Moto Z2 Force: Motorola’s ‘ShatterShield’ technology explained
Here’s how Motorola uses ‘ShatterShield’ technology to secure the Z2 Force from dents and abrasions.
Lenovo-owned Motorola on Thursday launched its first Moto Z phone with a Shattershield display. The display technology has been available on Motorola's X-series with a "Force" moniker. For instance, Moto X Force which launched in India a couple of years ago was guaranteed that its screen would not break.
With Moto Z2 Force, Motorola has now introduced the display technology into its premium and flagship smartphone series. The technology helps the smartphone screen survive drops on a rough surface without getting any dent or major scratches. The internet is flooded with drop test videos of Moto X Force and other Motorola phones with Shattershield technology.
What is Shattershield technology?
Motorola's Shattershield technology is essentially a combination of multiple layers of protection that guards against dents and abrasion, a common pain point for premium smartphone users.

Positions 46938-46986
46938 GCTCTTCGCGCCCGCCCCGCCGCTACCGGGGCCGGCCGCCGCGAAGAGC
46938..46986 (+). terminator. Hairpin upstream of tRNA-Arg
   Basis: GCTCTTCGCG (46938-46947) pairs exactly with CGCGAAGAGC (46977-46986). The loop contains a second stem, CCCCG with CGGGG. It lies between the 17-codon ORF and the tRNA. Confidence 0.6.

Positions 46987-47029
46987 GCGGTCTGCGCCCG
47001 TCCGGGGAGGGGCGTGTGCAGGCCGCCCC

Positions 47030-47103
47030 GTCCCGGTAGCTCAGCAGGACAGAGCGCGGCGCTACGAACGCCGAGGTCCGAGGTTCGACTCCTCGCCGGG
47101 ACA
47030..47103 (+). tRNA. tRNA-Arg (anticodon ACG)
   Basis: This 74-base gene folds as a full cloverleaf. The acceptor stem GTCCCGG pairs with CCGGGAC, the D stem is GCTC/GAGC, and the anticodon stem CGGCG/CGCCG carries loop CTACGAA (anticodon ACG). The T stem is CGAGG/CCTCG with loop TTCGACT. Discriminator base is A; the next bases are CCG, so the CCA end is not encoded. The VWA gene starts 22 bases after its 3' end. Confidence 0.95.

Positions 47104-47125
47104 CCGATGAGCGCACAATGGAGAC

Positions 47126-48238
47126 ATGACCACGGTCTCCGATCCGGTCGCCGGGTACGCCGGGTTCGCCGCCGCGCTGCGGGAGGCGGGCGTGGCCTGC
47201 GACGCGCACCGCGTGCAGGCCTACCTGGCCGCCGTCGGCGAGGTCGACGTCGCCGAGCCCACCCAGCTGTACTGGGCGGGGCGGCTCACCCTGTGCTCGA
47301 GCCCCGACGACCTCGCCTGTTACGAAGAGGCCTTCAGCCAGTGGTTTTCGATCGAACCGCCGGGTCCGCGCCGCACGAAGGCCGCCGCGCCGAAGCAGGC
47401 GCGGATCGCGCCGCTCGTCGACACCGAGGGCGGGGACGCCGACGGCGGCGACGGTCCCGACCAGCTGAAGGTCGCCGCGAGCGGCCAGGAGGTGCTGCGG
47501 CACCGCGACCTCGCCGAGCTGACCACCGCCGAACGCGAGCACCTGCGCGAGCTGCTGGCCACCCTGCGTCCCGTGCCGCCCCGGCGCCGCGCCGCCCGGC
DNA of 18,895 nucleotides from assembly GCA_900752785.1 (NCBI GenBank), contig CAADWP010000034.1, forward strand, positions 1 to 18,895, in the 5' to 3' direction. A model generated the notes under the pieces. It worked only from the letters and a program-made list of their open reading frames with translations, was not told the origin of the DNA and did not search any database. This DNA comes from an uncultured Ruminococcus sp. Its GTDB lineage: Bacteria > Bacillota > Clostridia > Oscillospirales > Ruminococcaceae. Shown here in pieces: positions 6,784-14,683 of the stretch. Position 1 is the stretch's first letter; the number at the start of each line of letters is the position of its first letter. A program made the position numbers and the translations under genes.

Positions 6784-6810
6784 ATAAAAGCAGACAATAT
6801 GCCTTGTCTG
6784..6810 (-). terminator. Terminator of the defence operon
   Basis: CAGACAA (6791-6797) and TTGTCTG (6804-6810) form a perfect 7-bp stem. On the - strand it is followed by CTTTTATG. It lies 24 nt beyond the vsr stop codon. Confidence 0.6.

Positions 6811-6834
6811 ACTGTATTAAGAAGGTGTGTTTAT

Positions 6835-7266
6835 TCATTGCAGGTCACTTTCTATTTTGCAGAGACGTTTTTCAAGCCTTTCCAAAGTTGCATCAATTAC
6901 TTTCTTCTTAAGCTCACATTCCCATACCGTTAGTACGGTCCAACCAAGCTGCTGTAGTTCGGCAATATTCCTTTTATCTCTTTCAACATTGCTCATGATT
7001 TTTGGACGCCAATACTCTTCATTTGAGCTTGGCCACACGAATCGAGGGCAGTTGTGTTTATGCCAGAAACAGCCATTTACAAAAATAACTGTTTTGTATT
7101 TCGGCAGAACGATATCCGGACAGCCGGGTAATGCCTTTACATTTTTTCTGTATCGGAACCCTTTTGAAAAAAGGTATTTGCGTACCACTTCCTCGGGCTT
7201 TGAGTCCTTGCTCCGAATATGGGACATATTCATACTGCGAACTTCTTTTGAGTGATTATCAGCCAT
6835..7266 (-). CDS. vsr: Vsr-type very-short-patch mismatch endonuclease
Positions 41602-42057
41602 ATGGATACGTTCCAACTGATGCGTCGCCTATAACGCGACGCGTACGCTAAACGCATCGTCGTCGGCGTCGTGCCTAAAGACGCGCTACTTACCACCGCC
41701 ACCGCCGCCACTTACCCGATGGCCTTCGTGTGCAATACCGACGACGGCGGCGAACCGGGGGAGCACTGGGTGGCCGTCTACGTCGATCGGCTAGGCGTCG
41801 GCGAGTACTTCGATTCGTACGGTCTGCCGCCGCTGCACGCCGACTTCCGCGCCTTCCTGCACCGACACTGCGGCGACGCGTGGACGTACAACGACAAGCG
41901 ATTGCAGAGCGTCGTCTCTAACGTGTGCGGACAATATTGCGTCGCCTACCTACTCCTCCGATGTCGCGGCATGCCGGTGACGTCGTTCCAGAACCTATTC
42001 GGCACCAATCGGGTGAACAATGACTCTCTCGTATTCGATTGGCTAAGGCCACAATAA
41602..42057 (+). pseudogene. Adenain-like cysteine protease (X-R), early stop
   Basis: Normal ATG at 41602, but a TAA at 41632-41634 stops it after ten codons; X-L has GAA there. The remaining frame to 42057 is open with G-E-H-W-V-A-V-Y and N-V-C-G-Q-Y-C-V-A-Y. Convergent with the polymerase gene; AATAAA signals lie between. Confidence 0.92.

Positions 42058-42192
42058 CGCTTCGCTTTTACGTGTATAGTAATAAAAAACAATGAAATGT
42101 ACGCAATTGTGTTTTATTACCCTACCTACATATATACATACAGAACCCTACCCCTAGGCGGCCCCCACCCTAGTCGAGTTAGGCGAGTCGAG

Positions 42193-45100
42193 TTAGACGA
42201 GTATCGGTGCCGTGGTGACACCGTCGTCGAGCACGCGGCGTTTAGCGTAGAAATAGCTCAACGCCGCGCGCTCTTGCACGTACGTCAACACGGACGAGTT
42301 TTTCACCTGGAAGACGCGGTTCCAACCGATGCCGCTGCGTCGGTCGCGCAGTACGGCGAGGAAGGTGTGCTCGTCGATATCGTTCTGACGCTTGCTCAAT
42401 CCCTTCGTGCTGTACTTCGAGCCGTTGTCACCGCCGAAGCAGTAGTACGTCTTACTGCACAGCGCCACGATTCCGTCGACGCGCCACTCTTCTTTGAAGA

Shattershield includes five layers with an aluminium chassis at the base that is supposed to provide structural durability. On top of it is an AMOLED display layer that is supposed to absorb shock while delivering a high-quality display experience.
There's a dual touch layer aimed at protecting the touch screen whereas an interior lens is supposed to be a protective shield that doesn't get dented.
Finally, there's an exterior protective lens that is supposed to provide additional security against dents.
Screen dent issues
One of the common issues that smartphone users face is the fragile screens that are vulnerable to dents and scratches. With more phones coming with slimmer body and slippery side panels, users are forced to add on a tempered screen on the phone, even if it means less smooth-touch experience. Nowadays, a lot of phones come with glass back panels as well, making them equally vulnerable to dents and abrasions.
Corning, the most popular company that specialises in glasses and related materials, provides Gorilla Glass protection for the smartphones. Its latest Gorilla Glass 5 is capable of "surviving 1.6-meter, shoulder-height drops onto hard, rough surfaces up to 80% of the time."
"That's up to 4X better in drop failure height than competitive glasses, giving consumers the drop protection they need if they fumble their phones while snapping photos, texting on the go, watching videos, or performing other everyday activities at or below shoulder level," the company claims on its website.